Allergan is again resorting to side-by-side “before and after” images in a drug ad to prove that Rhofade – its new drug for the treatment of redness of the face, aka rosacea – works. This is the same technique the company used to promote Kybella for double chin syndrome.
In the Kybella case, I analyzed the figures and suspected foul play; i.e., the after image was just a retouched version of the before image. That ad, however, claimed they were “unretouched photos” (read “Kybella Double Chin TV Ad: Are the BEFORE & AFTER Photos REALLY Unretouched as Claimed?“).
Despite some anonymous commentator to my Kybella blog post claiming he/she “worked on this campaign and I saw first hand that not one photo in the treatment area was retouched,” I don’t buy it.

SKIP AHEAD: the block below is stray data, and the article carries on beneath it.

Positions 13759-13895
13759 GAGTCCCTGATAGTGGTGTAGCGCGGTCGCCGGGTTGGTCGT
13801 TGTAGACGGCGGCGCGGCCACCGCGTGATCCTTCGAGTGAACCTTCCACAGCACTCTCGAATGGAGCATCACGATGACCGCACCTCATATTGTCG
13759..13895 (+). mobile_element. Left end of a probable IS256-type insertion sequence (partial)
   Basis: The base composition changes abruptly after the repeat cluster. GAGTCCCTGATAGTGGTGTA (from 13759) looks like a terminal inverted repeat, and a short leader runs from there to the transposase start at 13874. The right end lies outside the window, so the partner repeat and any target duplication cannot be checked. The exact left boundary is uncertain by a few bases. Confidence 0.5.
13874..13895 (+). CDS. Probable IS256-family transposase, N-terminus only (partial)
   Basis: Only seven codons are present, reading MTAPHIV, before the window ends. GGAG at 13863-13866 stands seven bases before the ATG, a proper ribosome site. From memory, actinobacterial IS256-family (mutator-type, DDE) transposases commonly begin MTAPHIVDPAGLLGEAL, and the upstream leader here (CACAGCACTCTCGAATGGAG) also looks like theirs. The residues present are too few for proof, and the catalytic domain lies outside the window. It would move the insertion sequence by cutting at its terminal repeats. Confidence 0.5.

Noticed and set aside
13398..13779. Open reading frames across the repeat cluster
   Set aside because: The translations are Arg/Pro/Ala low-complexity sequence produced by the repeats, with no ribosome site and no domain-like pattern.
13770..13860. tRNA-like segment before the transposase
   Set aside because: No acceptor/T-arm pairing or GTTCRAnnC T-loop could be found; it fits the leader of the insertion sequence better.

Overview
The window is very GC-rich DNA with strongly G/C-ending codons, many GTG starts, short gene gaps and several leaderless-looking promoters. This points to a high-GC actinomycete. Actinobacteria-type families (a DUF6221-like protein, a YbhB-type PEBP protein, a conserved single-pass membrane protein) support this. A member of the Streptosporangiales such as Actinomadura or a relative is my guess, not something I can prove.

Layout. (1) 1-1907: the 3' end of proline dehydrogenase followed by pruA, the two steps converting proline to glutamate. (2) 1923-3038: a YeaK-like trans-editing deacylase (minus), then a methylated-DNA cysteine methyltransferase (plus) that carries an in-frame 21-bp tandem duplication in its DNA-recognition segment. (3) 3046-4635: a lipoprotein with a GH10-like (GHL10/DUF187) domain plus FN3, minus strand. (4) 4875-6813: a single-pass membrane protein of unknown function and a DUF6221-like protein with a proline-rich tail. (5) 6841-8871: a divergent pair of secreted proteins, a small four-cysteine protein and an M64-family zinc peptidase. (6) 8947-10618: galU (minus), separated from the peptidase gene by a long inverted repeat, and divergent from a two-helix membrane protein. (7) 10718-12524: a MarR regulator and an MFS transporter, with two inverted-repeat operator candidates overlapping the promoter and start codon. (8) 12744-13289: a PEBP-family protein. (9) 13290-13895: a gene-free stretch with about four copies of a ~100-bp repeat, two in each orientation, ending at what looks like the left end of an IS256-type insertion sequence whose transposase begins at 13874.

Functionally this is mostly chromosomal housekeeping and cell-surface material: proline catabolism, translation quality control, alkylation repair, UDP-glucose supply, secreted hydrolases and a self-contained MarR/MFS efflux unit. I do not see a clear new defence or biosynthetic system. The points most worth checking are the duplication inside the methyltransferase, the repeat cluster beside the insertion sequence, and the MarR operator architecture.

But I will point out that the photos in this ad for Rhofade are definitely not retouched versions of the same photo. The ad, however, says “Illustration only.” Which means this is not a real case study of a real person’s response to the drug.
Perhaps that commentator to my Kybella post learned from my blog to be more careful about using fake before-and-after imagery.
Whatever! Allergan is again practicing misleading and/or false advertising, IMHO!
Or you can just call it “Fake Advertising,” which, until now, we’ve mostly seen in weight loss commercials. “These adverts portray false and unobtainable results to the consumer and give a false impression of the product’s true capabilities. If retouching is not discovered or fixed a company can be at a competitive advantage with consumers purchasing their seemingly more effective product, thus leaving competitors at a loss” (wikipedia).
See the embedded scoop below for more on the Rhofade campaign: